Parrots pay a visit to kindergarten students at Sacandaga

Baby the parrot in a cageKindergarten students at Sacandaga had a feathered visitor on Friday as the Northeast Avian Rescue brought a “baby” to school.

The students, in Vicky Milkins’, Melissa Peterson’s and Kim Lavery’s classes, had a visit from “Baby,” a parrot brought by Jill Lewis from NEAR.  With Lewis was Betsy Messenger, the volunteer coordinator and humane educator at NEAR.

Milkins volunteers at the rescue, feeding, socializing and cleaning the parrots.

“Baby” delighted the classes with her wide vocabulary and various squawks.  Students especially liked her “robot” voice and when she calls herself a “baaaaaaad boy!”

The students learned what makes a bird a bird – hollow bones, wing feathers/tail feathers, beaks, a crop for storing food and a gizzard for digesting hard things.

Messenger brought an egg matching game – students matched eggs from a macaw, amazon, budgie and cockatiel.   The students learned that all birds flock call – or call to groups of birds.  The classes practiced that by “calling” to each other.

Lewis taught us about the 3 R’s of NEAR: Rescue, Rehabilitate and Rehome pet parrots.  “Our big take away is that we need to help protect these beautiful birds so they can live free and in the wild,” said Milkins.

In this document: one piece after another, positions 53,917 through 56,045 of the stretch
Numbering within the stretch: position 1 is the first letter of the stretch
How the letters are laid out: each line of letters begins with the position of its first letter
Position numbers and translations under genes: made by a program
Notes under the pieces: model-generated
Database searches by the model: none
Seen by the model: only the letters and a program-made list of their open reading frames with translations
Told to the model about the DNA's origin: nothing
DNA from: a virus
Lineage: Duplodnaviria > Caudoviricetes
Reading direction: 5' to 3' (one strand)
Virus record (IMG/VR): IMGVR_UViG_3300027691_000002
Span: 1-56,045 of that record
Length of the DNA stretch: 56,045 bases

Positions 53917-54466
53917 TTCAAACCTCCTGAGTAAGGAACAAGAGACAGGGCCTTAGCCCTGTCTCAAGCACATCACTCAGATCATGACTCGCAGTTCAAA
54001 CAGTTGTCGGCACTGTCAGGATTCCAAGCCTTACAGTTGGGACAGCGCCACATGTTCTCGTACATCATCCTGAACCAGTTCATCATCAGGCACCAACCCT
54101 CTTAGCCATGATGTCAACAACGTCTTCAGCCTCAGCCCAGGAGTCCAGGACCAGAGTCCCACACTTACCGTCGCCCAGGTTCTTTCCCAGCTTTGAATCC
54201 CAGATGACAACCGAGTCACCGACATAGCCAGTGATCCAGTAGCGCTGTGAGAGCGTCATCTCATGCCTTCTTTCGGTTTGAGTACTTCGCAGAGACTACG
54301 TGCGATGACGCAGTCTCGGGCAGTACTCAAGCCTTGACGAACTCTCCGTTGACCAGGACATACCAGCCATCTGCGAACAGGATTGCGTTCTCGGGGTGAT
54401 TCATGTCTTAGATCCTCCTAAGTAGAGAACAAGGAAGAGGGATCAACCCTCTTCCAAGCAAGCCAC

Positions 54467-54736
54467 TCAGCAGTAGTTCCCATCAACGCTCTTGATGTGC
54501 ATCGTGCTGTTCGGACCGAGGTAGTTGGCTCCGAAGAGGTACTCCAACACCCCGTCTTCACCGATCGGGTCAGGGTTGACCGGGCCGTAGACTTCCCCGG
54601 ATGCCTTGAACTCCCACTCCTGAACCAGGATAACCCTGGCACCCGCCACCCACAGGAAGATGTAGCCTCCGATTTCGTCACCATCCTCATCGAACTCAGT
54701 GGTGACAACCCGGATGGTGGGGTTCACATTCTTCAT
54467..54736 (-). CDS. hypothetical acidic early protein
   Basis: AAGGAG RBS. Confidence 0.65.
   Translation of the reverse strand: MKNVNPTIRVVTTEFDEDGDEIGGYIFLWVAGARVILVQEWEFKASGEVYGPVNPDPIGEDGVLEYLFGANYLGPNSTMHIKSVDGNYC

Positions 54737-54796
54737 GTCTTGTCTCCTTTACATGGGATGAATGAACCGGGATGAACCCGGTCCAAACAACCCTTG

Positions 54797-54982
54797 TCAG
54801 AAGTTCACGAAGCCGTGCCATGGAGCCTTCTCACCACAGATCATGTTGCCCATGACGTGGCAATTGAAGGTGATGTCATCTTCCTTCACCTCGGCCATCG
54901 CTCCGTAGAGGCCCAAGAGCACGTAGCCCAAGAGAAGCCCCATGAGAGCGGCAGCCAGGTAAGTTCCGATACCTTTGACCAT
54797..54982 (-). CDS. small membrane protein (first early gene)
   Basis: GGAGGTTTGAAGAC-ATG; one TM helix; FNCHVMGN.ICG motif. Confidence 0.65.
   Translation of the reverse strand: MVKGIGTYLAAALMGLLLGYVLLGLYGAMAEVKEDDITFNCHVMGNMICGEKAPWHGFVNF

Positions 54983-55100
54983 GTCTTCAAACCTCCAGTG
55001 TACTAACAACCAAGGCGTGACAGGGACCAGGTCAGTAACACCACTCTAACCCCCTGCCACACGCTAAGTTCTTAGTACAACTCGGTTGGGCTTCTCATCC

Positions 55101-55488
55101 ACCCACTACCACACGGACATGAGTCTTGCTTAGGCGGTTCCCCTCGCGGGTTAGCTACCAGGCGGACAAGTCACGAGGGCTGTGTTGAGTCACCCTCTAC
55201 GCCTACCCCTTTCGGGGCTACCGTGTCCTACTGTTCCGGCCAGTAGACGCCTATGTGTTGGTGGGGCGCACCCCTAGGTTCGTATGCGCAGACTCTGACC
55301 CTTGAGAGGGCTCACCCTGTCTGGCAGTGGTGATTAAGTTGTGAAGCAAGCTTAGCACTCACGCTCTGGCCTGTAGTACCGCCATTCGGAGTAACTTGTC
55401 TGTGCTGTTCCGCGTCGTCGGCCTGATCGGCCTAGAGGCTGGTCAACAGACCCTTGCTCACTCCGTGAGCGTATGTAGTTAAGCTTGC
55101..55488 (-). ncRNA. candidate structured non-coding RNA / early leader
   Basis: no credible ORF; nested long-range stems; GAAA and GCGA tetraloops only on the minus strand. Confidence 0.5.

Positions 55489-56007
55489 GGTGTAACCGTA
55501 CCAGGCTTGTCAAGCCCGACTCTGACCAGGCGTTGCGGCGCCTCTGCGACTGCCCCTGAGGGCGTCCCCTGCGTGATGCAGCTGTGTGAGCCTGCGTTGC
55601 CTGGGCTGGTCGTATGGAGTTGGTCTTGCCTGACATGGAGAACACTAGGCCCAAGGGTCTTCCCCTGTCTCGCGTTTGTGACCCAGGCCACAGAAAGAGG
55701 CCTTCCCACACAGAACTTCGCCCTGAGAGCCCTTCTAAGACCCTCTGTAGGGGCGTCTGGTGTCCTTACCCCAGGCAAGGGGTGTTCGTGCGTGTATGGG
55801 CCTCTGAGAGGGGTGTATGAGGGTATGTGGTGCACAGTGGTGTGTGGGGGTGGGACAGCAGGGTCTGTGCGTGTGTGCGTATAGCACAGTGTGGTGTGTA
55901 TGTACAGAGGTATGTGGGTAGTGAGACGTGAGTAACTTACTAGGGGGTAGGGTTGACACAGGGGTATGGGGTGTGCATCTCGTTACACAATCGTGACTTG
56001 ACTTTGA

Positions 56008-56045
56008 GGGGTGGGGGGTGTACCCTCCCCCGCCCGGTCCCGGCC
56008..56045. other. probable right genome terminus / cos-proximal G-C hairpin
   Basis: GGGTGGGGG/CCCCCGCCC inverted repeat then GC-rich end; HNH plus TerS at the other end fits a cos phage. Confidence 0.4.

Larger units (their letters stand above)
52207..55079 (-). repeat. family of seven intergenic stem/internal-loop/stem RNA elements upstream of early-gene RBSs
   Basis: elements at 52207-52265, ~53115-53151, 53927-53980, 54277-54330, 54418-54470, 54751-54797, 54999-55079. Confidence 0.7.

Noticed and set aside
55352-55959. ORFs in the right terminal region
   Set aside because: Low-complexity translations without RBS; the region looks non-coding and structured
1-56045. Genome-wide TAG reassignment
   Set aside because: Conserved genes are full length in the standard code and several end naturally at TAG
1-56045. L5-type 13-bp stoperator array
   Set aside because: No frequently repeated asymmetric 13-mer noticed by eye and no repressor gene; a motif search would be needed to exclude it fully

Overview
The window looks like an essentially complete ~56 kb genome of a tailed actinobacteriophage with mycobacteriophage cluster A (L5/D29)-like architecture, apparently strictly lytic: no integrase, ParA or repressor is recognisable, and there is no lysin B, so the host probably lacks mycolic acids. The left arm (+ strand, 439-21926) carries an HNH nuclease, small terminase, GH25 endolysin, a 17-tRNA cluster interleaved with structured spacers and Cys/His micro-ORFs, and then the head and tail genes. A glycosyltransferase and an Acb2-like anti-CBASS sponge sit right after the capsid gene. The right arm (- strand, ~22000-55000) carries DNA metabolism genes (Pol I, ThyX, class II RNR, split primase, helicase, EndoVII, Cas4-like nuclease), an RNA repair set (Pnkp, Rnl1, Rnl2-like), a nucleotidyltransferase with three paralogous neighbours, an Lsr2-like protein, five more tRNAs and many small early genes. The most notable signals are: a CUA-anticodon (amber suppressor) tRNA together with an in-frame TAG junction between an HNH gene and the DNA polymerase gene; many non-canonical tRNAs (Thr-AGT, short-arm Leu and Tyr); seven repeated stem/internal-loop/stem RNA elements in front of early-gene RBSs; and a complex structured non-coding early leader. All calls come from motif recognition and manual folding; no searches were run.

NEAR is a totally volunteer, registered 501(c)(3) parrot and exotic bird rescue located in East Greenbush, NY. NEAR began operations in October 2013 and currently receives between 150 and 200 parrots and exotic pet birds annually. NEAR is committed to providing the very best care and finding safe, loving and permanent homes for all the birds that come into the shelter. From the smallest finch to the largest macaw, every bird is special and deserves to be treated with respect, dignity and love. Aside from taking in surrenders from the general public, NEAR works with local and regional law enforcement as well as SPCA organizations to assist with abuse and neglect cases involving birds. There is no short-term solution to end the deluge of abused, neglected and otherwise unwanted birds. Only with education can we hope, in the long haul, to change the hearts and minds of people who don’t realize the harm they are doing to these precious animals.

Here are a few photos from Friday’s event:

Woman showing how to act quietly as a bird Students showing projects during program Students sitting in cafeteria during program

Students lining up during program